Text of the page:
The Lakota People’s Law Project’s latest report “The New Boarding Schools: Racial Biases in the State of South Dakota Continue to Fuel Constant, Willful Violations of the Indian Child Welfare Act” takes a look at South Dakota’s systematic violation of ICWA.
Along with looking at the revolving door between high-level state officials and healthcare industry operatives, the report delves into the disturbing trend of an increase in pharmaceutical medications in the foster care system.
South Dakota foster care prescription rates skyrocketed between 1999 and 2009, increasing by an enormous 370 percent. The consequences of over-prescription are troubling–permanently altering the mental, physical, and emotional capacity of users, particularly underage children.
Many doctors are emerging saying that psychiatric drugs can create permanent brain damage in children and young adults.
Most of the medications being prescribed are generally reserved to treat serious mental illness of the variety that is thought to effect just 1 percent of the country’s population.
The probability that the percentage of children in foster care have serious mental illness that would warrant such large government spending on these advanced psychiatric medications is statistically impossible.
Instead, what is more likely, is that the DSS and other state and private foster care agencies, use these drugs as a method of subduing children who have behavioral problems related to the trauma concomitant with being ripped from their families.
These symptoms, along with cultural differences that are often misinterpreted by the South Dakota Department of Social Services (DSS), contribute to faulty evaluations and unjust prescriptions.
The disturbing connection between state officials and members of the healthcare industry case suspicion on the profit motive as being a major reason these foster children receive these prescriptions. As more foster children face psychiatric treatment, doctors, pharmaceutical companies, and private group homes such as Children’s Home Society of South Dakota stand to gain.
Current Governor Dennis Daugaard is the former CEO of Children’s Home Society.
Nationwide, The US Department of Health and Human Services (HHS) is launching an investigation into the over-prescription of antipsychotics to children on Medicaid, and has already asked all fifty states to provide more oversight of these prescriptions. Medicaid more than doubled the amount it spent on antipsychotic drugs between 1999 and 2008, and now spends $3.8 billion on antipsychotics, more than any other class of drugs.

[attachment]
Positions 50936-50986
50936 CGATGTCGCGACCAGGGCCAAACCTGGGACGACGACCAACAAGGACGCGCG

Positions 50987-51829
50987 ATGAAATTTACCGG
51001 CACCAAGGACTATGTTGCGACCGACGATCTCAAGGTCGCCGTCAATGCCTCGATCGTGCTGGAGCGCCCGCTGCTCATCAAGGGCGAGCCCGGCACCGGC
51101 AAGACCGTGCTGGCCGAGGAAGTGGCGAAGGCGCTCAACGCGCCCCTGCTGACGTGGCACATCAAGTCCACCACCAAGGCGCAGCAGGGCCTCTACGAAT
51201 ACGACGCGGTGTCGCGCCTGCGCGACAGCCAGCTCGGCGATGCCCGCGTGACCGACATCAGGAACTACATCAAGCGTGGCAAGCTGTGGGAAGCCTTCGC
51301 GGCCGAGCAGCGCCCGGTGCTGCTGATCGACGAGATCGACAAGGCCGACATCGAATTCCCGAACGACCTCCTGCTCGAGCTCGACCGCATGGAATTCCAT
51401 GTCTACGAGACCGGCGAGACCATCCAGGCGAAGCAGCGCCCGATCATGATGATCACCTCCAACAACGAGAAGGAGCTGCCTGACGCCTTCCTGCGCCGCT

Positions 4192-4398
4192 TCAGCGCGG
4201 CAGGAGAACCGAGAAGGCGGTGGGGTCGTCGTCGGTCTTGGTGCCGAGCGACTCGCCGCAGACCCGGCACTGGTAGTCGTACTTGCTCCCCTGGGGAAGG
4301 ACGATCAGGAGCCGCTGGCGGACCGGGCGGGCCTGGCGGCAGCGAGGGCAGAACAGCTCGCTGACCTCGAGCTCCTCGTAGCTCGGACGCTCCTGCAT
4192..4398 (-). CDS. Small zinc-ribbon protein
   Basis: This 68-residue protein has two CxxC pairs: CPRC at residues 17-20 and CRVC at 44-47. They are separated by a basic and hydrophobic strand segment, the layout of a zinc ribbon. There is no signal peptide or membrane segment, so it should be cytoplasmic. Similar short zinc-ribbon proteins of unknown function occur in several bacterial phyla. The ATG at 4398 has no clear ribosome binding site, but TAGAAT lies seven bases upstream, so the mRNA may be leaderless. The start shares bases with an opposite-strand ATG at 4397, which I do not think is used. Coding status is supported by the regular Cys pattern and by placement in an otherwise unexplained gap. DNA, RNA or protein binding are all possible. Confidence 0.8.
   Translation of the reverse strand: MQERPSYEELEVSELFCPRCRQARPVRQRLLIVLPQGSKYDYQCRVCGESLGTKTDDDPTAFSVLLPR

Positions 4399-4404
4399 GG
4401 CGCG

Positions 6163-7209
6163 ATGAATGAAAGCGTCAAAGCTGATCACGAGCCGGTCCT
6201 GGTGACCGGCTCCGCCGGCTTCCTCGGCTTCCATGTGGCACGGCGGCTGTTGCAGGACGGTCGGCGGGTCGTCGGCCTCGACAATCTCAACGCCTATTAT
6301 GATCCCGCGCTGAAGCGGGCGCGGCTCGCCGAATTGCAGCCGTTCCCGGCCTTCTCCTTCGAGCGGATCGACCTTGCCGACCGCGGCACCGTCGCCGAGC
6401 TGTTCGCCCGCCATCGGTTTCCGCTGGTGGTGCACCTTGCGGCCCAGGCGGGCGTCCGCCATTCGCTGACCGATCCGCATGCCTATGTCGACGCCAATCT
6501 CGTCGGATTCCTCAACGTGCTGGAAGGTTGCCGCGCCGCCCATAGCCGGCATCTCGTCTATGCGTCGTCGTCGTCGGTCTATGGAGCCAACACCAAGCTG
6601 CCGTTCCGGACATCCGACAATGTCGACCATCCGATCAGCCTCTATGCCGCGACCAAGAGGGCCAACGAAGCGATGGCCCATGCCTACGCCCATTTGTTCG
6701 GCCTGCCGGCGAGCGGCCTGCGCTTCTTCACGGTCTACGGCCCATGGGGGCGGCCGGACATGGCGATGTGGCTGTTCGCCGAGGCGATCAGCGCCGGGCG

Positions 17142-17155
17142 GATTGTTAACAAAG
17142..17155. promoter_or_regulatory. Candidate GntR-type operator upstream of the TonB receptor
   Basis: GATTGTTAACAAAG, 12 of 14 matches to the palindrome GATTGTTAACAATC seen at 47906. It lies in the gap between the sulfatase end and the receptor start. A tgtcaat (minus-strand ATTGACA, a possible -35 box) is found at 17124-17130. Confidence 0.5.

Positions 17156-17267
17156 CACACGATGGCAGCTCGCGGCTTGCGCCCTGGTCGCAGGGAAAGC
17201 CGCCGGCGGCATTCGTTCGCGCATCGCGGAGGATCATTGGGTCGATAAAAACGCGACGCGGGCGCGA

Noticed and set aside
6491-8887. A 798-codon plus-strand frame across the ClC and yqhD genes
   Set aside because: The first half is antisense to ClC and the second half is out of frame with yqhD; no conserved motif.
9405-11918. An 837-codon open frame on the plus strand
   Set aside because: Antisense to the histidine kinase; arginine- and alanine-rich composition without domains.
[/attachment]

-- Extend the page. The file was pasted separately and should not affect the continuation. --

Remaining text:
This alarming trend can be traced back to the The Texas Medication Algorithm Project (TMAP), founded when former U.S. President George W. Bush was the governor of Texas. Under this program, which was created by pharmaceutical companies the correlation between mental illnesses and the drugs they are to be treated with has been standardized and incorporated into a flow chart that rather unsurprisingly often leads to medication as the solution to relatively benign and normal behavioral problems.
In court cases since, sales agents have admitted to aggressively marketing these drugs as a solution to mild childhood behavioral problems. Unfortunately, vulnerable children are currently falling prey to these questionable “standards” of medicine.
Often times, there is no one present to advocate for foster children and prevent them from falling prey to harmful prescription drugs. All medical decisions are made by the Department of Social Services, state courts, and the child’s doctor. If foster parents don’t follow through with prescriptions, they can be charged with medical neglect. People working in the best interest of these kids face a series of government obstacles.
While this problem is so large it even prompted an investigation by the San Jose Mercury News and our friend Karen Da Sa, The Lakota People’s Law Project believes it adversely affects Native children in foster care because they are often the most marginalized and are subjected to placement in state foster care at incommensurate rates.
LPLP works to support Natives in our quest to found tribe operated social service programs.
We have secured two large federal grants for Native tribes in South Dakota to begin establishing their own child and family services and we are in the process of securing five more.
Please help us in our quest to end the illegal seizures of Lakota children from their families by donating here. We need all the help we can get.
We encourage you to read the rest of this new report to learn more about corruption in South Dakota as well as our mission to end it.